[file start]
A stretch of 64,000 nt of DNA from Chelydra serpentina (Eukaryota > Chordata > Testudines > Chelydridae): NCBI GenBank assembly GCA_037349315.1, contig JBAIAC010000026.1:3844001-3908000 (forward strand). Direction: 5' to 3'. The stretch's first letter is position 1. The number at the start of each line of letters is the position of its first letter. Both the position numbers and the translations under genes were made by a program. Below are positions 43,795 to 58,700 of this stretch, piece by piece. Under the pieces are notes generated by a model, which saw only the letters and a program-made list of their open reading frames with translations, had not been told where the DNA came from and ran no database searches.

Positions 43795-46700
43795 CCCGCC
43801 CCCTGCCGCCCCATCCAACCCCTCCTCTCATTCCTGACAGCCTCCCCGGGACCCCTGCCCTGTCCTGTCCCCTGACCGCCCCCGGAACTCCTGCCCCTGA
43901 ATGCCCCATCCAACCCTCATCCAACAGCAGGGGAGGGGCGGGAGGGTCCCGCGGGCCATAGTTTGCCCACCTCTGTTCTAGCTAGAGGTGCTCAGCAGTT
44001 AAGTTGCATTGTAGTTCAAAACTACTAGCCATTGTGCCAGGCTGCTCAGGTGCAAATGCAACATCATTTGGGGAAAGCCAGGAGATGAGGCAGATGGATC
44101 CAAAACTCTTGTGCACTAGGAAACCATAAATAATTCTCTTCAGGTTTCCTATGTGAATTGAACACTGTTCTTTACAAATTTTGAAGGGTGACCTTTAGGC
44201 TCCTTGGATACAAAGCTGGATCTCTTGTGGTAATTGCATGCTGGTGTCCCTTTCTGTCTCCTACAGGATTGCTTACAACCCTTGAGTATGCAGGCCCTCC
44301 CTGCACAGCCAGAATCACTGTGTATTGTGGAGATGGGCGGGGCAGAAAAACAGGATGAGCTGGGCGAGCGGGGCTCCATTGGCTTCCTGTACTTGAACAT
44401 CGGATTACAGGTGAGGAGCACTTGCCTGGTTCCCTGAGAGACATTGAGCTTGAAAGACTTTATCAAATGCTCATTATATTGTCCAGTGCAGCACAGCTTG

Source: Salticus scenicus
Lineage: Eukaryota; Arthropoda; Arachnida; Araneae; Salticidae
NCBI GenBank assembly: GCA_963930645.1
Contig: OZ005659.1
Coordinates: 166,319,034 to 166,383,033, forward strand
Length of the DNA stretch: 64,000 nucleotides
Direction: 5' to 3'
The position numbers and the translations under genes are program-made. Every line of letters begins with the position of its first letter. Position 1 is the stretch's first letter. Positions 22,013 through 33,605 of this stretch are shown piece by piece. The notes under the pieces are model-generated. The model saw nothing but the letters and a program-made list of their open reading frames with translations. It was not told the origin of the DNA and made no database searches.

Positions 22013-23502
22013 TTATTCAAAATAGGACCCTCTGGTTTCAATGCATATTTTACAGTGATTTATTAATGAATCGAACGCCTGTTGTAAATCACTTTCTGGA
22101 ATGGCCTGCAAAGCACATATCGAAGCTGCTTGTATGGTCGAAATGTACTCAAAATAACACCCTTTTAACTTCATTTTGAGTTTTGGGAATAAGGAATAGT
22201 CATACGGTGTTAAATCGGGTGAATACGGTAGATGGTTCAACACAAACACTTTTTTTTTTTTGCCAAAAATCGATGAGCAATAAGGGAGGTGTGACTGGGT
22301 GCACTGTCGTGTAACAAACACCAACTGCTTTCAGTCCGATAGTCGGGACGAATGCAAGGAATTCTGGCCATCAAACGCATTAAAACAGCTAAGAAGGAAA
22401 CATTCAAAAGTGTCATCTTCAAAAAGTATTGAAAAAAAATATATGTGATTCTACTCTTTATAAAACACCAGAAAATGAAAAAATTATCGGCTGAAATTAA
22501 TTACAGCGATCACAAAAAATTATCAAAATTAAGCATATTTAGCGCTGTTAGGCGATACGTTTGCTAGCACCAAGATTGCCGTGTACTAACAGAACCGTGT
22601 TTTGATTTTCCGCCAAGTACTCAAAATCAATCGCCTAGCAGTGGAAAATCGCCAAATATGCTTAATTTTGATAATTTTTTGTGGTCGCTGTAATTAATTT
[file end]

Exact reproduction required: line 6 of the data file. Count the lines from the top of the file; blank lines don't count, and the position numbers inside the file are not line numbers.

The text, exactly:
44001 AAGTTGCATTGTAGTTCAAAACTACTAGCCATTGTGCCAGGCTGCTCAGGTGCAAATGCAACATCATTTGGGGAAAGCCAGGAGATGAGGCAGATGGATC